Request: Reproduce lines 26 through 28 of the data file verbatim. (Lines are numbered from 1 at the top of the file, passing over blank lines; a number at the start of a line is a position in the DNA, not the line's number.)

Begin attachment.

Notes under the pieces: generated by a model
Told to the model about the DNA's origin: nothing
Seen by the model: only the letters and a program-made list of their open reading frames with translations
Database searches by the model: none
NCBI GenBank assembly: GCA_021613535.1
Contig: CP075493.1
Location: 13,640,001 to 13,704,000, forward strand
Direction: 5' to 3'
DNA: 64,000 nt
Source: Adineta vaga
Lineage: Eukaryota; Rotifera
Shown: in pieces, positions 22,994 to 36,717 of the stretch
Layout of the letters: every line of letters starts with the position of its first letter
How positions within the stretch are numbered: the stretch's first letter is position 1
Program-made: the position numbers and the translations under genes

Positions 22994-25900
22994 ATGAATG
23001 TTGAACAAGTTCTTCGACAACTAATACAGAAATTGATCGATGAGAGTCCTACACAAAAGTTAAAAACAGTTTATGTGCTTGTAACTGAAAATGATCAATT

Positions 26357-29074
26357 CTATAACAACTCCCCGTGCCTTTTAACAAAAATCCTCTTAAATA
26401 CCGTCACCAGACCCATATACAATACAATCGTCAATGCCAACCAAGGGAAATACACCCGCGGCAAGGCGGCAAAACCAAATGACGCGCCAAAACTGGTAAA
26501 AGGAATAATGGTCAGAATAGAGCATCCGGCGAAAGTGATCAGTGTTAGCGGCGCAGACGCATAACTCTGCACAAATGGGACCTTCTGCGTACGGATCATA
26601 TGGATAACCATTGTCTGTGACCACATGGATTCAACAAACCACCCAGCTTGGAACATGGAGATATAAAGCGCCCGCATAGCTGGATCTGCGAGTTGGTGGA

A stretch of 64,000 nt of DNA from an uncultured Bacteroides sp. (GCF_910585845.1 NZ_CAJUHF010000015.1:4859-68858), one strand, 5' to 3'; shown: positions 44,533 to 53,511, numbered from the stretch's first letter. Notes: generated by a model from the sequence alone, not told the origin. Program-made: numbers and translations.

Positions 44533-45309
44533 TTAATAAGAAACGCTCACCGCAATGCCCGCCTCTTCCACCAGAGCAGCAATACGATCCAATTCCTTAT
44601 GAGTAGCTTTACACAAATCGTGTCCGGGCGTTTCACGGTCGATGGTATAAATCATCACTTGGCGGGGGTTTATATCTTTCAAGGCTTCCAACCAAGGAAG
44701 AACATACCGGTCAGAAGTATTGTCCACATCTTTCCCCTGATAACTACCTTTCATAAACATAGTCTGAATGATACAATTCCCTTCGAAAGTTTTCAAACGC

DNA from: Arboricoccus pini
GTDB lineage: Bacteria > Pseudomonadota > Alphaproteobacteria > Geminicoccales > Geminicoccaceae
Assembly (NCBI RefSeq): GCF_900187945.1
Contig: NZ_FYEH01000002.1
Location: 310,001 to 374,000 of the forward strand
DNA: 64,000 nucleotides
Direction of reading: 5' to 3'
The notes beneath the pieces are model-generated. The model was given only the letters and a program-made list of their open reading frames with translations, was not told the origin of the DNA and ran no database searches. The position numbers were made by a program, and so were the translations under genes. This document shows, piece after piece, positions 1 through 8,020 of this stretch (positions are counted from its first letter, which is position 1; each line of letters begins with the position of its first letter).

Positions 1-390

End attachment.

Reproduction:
44533 TTAATAAGAAACGCTCACCGCAATGCCCGCCTCTTCCACCAGAGCAGCAATACGATCCAATTCCTTAT
44601 GAGTAGCTTTACACAAATCGTGTCCGGGCGTTTCACGGTCGATGGTATAAATCATCACTTGGCGGGGGTTTATATCTTTCAAGGCTTCCAACCAAGGAAG
44701 AACATACCGGTCAGAAGTATTGTCCACATCTTTCCCCTGATAACTACCTTTCATAAACATAGTCTGAATGATACAATTCCCTTCGAAAGTTTTCAAACGC